Using Waddington's idea of canalisation. This is the related to the width of the canalisation - this is the maximum variation between a pure in bred low phenotype and a pure in bred high phenotype. This is the variance in that characteristic which is attributable to the genes.

This is going to be very hard to measure unless you do it for a genuine population. If you have a non representative sample then that will have its own variability and the variation in that characteristic will depend on the state of all the different end points you are starting from in a normal mating population carrying all of its history and variation. Think of dogs the dog population includes all the breeds but the variation within breeds is very low, the same with horses but with humans you have Usain Bolt and me to compare for our 100 metres performance.

The width of the canals is important as it shows the plasticity in response to environment. How far does it need to be pushed to get someone outside the normal bounds. The genes make the landscape and they do not determine the outcome except in pure bred lines where the canals are very narrow. 

High heritability could actually signify large canals and low determinism because we are very far from a pure bred line and everyone is close to the middle of a large canal. But it could also indicate low variation and a multi-modal population - mixing of species, comparing apples and oranges. Conversely low heritability measures would mean that there is low variation with very narrow canals and it is very strongly inherited.

The concept of heritability implies that you can have a pure bred line for a specific phenotypic characteristic and so that characteristic must be inheritable. So my reason for questioning the paper rejecting Haidt and heritability is that why would his classifications be capable of being bred for? Can I breed someone who believes in justice over everything? Can I breed someone who finds disgust in the unclean their biggest driving force? Can any of these higher human constructs be embedded into genes or are they more accurately modelled at the meme/cultural evolutionary level? This is what I meant by there being strong determinism - that you could breed for it and that the genes would determine the effect. 

My opinion is that they are at the cultural evolutionary level and only the very simplest of behaviours is canalised at the genetic level. This would be probably things like higher level reasoning, personal identity, desire to reproduce, desire for satisfaction etc. The advantage of the cultural/meme level is that it is NOT Darwinian. It develops during lifetimes and is directly passed on to the next generation. It is Lamarckian and not wasteful random exploration. It builds on what we already have and is rapidly modified. It is much faster than genetic evolution.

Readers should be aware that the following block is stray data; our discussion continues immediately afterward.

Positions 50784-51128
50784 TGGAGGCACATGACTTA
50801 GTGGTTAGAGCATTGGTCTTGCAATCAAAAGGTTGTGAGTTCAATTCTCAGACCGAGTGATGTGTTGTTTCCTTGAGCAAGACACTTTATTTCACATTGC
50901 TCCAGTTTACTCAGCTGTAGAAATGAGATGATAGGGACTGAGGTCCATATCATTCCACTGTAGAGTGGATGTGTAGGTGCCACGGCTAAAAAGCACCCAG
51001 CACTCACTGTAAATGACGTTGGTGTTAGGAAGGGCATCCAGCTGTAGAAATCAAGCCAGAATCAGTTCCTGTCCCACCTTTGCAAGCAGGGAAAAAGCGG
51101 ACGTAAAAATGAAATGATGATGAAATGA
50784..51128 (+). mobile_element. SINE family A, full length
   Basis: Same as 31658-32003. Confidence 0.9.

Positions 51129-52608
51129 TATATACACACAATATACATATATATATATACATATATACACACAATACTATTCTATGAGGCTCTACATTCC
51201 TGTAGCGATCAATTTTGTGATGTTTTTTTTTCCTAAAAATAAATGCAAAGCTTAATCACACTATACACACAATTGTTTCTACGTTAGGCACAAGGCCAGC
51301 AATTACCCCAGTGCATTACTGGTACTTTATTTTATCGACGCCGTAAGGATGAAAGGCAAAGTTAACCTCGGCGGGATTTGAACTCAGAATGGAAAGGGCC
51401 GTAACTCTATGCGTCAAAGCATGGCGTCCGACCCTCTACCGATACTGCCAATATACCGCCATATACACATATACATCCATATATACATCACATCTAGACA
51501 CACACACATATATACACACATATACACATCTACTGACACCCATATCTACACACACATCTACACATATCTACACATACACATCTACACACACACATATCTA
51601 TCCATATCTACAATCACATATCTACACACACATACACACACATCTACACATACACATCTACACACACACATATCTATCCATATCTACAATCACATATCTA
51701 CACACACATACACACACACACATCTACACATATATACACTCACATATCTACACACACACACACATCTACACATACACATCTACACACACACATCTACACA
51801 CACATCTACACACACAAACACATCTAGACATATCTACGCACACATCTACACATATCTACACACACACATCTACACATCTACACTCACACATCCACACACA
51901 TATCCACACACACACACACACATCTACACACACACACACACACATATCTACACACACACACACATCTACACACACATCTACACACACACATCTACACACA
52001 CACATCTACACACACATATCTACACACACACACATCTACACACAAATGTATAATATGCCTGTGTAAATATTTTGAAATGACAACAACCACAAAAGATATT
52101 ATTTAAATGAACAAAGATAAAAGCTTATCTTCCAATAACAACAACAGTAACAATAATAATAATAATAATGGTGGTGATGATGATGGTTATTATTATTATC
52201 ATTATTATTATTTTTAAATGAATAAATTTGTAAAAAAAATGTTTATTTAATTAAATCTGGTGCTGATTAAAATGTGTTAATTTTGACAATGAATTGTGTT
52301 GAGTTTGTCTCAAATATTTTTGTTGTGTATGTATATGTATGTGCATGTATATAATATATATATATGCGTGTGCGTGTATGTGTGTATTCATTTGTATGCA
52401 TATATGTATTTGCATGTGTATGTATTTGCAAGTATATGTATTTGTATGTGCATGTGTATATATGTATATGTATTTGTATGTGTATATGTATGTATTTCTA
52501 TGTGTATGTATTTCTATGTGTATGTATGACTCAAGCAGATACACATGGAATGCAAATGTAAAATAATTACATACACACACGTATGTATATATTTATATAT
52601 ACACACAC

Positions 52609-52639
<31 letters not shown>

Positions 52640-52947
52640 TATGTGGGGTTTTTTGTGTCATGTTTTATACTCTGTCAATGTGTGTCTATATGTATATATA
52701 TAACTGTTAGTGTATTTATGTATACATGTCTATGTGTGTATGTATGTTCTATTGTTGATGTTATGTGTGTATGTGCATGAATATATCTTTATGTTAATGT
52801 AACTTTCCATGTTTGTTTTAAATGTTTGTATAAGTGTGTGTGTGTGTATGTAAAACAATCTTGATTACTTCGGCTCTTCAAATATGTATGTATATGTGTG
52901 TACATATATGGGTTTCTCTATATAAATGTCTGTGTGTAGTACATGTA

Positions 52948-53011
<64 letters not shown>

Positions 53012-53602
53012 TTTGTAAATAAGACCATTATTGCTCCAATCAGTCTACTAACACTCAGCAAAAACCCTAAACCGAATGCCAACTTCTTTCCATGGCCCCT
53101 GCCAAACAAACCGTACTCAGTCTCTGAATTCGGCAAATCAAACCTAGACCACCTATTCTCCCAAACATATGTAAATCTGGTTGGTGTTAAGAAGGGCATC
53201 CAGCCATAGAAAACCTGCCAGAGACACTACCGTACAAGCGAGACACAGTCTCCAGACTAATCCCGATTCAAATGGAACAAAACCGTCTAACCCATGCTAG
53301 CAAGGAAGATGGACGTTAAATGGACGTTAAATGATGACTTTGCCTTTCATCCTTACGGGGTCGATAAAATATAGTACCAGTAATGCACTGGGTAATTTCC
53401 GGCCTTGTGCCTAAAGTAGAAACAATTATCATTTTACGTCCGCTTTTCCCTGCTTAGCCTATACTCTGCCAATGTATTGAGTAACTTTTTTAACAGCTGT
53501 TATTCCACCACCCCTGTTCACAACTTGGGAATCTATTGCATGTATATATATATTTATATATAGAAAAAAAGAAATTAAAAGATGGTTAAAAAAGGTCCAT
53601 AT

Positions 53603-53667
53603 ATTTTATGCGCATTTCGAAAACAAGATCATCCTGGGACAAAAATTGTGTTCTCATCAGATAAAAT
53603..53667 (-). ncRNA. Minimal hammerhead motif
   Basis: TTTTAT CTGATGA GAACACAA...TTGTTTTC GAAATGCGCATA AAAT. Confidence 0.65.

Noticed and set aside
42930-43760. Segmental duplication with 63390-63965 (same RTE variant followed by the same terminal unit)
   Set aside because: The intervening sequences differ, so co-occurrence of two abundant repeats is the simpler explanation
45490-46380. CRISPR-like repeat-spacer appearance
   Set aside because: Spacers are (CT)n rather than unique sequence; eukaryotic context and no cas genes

Sunday, 20 March 2016

Spectator Review of Not in Your Genes

This is the spectator review by a post-doc in psychology.

Now there are some good references in the beginning but sadly the complaints and understanding also decline as it goes on. In particular it descends into an ad hominem attack against the author and not his work. If you are convinced of your argument why go after James and his media appearances?

The first few references seem fine about birth order and the 10,000 hours effects. Then is goes down hill. So what if 80% of genes are expressed in the brain - this tells you nothing more than the 20% that are not cannot have any effect on the brain. Why does this mean anything? Lots are house keeping genes that just keep cells alive.

The ample evidence is a meta analysis of twin studies. The problem with twin studies if the author had bothered to check is that epidemiologists now suspect that they might be flawed as they have the same exposures and circumstances. I have two children who are not twins but they share lots of views and personality traits because of their upbringing not because of their genes. It is very hard unless you separate twins to actually get good evidence for genetic as opposed to environmental effects and even then epigenetic effects might be larger than genetic effects (these follow Lamarck and not Darwin - they are "Just So Story" modifications that are directly heritable)

I will need to look at GCTA and think about how to weight that evidence.

Then there is a look at GWAS which again the review author just talks about a review chapter. I have seen the people who lead some of the major GWAS studies of disease speak and there conclusions are that the effects of genes are SO SMALL THAT THEY CANNOT BE STATISTICALLY DETECTED. The effect sizes are tiny in diabetes, heart disease and lots of less complex phenomena than learning and personality. This is because it is gene interactions that produce the effects and not single genes. This talk was from the same lecturer who cast doubt on the twin studies. The review author might like to read Prof. David Clayton's work.